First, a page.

[an error occurred while processing this directive]
BBC News
watch One-Minute World News
Last Updated: Thursday, 20 January 2005, 12:38 GMT
Bollywood draws global stars
By Suniti Singh
BBC News

Antonia Bernath
Antonia Bernath left drama school early to be in Kisna
British actress Antonia Bernath is making her debut in Kisna - the Warrior Poet, marking a growing trend for non-Indian stars to appear in Bollywood films.

Directed by Bollywood veteran Subhash Ghai, the film is set in the British Raj and Bernath plays an army general's daughter who falls in love with a rural boy, Kisna.

"I liked the fluid nature of film-making. We improvised quite a lot," says Bernath. "At times it felt very chaotic but Mr Ghai was quite clear about what he wanted."

Picked from more than 200 girls in an audition in London, Bernath cut short her education at Bristol's Old Vic Theatre School to take up the opportunity.

It is not often that somebody gets to play the lead role straight out of a drama school. She spent three weeks learning Hindi and taking dance lessons.

"Initially, I was a bit sceptical about how people would respond to me," Bernath says. "But I found the Hindi film industry very warm and encouraging. I even had a few offers before the work on Kisna was completed."

Overseas market

Films are one of India's biggest exports and those like Lagaan and Monsoon Wedding have broken the traditional boundaries of colour and culture.

Spurred by this, Bollywood producers are trying to go global in all aspects of film-making, be it technical or artistic.

A scene from The Rising
Toby Stephens plays a key role in The Rising

From young heart-throbs like Nick Moran of Lock, Stock and Two Smoking Barrels to model Sophie Dahl, many non-Indian stars want to make the most of this opportunity.

"Bollywood has truly gone global," says Taran Adarsh, editor of Indian film journal Trade Guide.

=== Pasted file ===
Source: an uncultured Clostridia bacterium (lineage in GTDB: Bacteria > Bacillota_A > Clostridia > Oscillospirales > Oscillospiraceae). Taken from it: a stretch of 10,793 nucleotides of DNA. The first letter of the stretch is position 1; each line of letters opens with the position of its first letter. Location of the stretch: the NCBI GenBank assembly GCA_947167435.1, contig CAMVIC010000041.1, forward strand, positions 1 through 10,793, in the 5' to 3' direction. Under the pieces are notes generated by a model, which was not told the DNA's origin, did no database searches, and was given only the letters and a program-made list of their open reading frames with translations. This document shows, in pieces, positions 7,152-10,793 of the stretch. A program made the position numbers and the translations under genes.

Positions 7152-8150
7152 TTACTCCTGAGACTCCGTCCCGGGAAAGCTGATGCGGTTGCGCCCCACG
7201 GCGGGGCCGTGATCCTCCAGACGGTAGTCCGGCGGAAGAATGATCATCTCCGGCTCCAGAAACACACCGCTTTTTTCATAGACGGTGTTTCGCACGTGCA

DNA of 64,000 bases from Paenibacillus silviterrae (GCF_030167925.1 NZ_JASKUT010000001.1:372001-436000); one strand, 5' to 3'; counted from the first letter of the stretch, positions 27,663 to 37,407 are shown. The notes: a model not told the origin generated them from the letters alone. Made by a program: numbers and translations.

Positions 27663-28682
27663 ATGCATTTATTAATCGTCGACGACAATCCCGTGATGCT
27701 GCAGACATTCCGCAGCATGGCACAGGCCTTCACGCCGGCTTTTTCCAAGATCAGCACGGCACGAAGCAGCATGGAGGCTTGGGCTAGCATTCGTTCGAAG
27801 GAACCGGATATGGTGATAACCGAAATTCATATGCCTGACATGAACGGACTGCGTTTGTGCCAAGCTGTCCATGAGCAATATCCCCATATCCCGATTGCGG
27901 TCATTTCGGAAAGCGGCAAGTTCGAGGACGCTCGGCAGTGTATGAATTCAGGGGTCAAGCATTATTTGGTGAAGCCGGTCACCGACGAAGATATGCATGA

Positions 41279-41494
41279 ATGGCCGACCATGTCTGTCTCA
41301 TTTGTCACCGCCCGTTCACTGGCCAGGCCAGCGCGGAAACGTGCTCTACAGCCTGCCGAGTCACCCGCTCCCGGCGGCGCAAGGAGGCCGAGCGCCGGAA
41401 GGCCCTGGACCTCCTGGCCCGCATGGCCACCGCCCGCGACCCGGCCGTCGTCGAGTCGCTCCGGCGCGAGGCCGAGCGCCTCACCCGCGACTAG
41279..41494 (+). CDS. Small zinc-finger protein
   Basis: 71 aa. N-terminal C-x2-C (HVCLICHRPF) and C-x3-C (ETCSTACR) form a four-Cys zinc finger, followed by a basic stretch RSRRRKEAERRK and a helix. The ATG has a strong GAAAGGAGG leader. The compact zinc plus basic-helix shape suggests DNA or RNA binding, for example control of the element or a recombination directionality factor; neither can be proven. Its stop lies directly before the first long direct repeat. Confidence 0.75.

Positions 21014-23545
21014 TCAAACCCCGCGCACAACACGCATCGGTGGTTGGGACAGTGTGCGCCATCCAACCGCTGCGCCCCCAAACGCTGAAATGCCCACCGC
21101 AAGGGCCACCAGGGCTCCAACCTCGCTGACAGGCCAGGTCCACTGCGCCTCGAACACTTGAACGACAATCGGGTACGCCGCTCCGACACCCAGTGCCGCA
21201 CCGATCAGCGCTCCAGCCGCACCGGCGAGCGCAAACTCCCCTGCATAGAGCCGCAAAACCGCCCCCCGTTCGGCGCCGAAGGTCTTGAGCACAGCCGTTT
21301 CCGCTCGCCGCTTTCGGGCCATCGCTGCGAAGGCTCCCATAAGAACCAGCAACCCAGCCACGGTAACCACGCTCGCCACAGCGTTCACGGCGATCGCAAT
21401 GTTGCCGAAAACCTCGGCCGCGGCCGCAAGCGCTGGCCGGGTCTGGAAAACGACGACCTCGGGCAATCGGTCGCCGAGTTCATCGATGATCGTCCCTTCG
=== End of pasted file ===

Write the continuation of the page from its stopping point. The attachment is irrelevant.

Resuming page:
"Directors are now attempting to woo non-Asian audience to increase their share in the overseas film market."

Kisna has been shot simultaneously in Hindi and English, with the English print shortened by an hour to accommodate the Western audience.

The film even has a song composed in English by AR Rahman, the director of the popular West End musical, Bombay Dreams.

"Identification is a popular cinematic device. Use of European or American actors can be viewed as a step in that direction," says Adarsh.

Box office

The cast of Kisna also includes British actors Michael Maloney, Caroline Langrishe and Polly Adams.
Aishwarya Rai and Martin Henderson
Aishwarya Rai and Martin Henderson starred in Bride and Prejudice

Another actress, Annabelle Wallace, plays the lead role in a bilingual romantic comedy Dil Jo Bhi Kahey (Whatever the Heart Says), which also stars Indian screen legend Amitabh Bachchan.

Actor and Producer Aamir Khan's forthcoming venture The Rising is set against the backdrop of the Indian mutiny of 1857, with British actor Toby Stephens in a key role.

But it isn't only the Western actors looking eastwards.

Bollywood sweetheart Aishwarya Rai, recently seen in Bride and Prejudice alongside New Zealand actor Martin Henderson, is building her international career. And, many other Bollywood stars have their eyes set on Hollywood.

"Hollywood or Bollywood, it's the box office that determines whether something is a passing phase or a trend," says Adarsh.

Kisna - the Warrior Poet opens in the UK on 21 January.

Bollywood's merchandising drive
27 Jun 03 |  Entertainment
Bollywood takes South Africa
06 Jun 03 |  Entertainment
Bollywood stars attack smoking
30 May 03 |  Entertainment
Bollywood's Full Monty
23 May 03 |  South Asia
Devdas sweeps Bollywood 'Oscars'
17 May 03 |  South Asia
Bollywood's sexy new trend
08 May 03 |  Entertainment

The BBC is not responsible for the content of external internet sites


Americas Africa Europe Middle East South Asia Asia Pacific